|Department of Public Information • News and Media Division • New York|
Sixty-eighth General Assembly
86th Meeting (AM)
General Assembly Adopts Resolution Encouraging Stronger Cooperation
with National Parliaments in Peace, Security
Welcoming actions by the Inter-Parliamentary Union (IPU) to pursue a more systematic engagement with the United Nations, the General Assembly, through a consensus resolution, encouraged both parties to work closely in various fields, in particular, peace and security, economic and social development, international law, and human rights and gender issues.
Abderrazzak Laassel ( Morocco), introducing the resolution, said the current draft included modifications based on the Secretary-General’s report on the matter (document A/68/827). Those changes were meant to strengthen not only the institutional arrangement between the United Nations and national parliaments, but both parties’ continued involvement in mobilizing action towards the achievement of the Millennium Development Goals.
The text also encouraged parliamentary input and contribution to the design of the post 2015-development agenda. Furthermore, support should be given to legislative representatives in the main bodies of the Organization, with an aim to link those parliamentarians to United Nations activities. Member States were invited to consider ways to work regularly with the Union in facilitating a parliamentary component to major United Nations conferences, so that a legislative perspective could inform such proceedings.
Further, the resolution recommended that a new cooperation agreement between them be drawn up to reflect progress and developments over the past years and to place the institutional relationship on a strong footing.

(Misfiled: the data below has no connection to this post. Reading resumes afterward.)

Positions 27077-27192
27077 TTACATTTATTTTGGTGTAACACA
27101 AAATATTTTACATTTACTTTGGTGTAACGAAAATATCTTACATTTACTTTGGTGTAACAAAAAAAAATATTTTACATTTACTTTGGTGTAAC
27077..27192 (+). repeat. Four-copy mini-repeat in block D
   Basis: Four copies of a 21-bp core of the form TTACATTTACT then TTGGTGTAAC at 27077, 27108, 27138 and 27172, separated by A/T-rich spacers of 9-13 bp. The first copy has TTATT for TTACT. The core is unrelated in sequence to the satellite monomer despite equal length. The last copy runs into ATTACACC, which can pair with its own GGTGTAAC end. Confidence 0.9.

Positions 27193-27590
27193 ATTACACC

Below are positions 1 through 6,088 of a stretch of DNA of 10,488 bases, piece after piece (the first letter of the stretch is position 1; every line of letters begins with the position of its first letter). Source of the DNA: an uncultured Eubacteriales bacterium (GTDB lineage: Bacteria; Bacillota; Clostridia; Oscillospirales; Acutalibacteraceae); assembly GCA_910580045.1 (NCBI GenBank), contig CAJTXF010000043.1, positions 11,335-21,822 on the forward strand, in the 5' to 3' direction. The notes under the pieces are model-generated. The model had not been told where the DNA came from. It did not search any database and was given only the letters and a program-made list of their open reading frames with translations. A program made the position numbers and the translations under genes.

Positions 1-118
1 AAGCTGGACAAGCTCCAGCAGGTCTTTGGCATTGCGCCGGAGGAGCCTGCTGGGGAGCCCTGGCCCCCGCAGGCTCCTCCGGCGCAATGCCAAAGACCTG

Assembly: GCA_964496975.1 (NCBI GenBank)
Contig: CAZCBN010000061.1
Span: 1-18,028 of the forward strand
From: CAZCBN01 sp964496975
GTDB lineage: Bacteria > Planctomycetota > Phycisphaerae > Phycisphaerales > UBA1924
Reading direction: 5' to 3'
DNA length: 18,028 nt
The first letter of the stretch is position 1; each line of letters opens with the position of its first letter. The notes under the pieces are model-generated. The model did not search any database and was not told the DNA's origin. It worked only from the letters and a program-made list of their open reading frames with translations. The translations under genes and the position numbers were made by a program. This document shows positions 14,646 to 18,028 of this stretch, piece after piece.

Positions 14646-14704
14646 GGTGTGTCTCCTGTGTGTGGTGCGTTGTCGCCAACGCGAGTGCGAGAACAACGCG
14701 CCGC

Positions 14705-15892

Abdelwahad Radi, IPU President, said that the body, with a membership of 164 national parliaments, would soon be celebrating its 125th anniversary. It had come into being through a quest for peace and democracy — as an alternative to war — and thus was a precursor of the United Nations. The relationship between the two had been formerly cemented in 1996 through the signature of a cooperation agreement.
Amid developments seemingly beyond its control, the Organization must remain at the centre of global governance, he said. “It was not the intention of the IPU to tell the United Nations what to do,” he stressed. Its goal was to ensure that parliaments were aware of what was taking place here before the deal was sealed, and that they held debates among themselves and with their Government representatives.
Once a decision was made, on the post-2015 agenda or other matters, implementation must follow, he said, stressing the role of parliaments in holding Governments to account for their commitments. The Union had taken two major initiatives to bring its relationship with the United Nations to the next level. The establishment of a parliamentary Standing Committee on United Nations Affairs as a central coordinating body should help mainstream the United Nations agenda through IPU and its member parliaments. The Fourth World Conference of Speakers of Parliament, to be held next year, would provide an opportunity to galvanize political will for the new global agenda.
Italy’s delegate was among several speakers who highlighted the resolution’s emphasis on the need for cooperation between the United Nations Entity for Gender Equality and the Empowerment of Women (UN-Women) and IPU. In her country, women accounted for 29 per cent of parliament seats, with its Speaker also a woman.
Mexico’s delegate stressed the importance of greater participation of parliamentarians in addressing global governance issues, while Romania’s counterpart said there were still many measures that could be taken to achieve greater complementarity and synergy between the United Nations and IPU.
Also speaking today were the representatives of Uruguay, United States, Spain, Argentina, Cameroon, Viet Nam, Chile and Kazakhstan.
The General Assembly will reconvene on a date to be determined.
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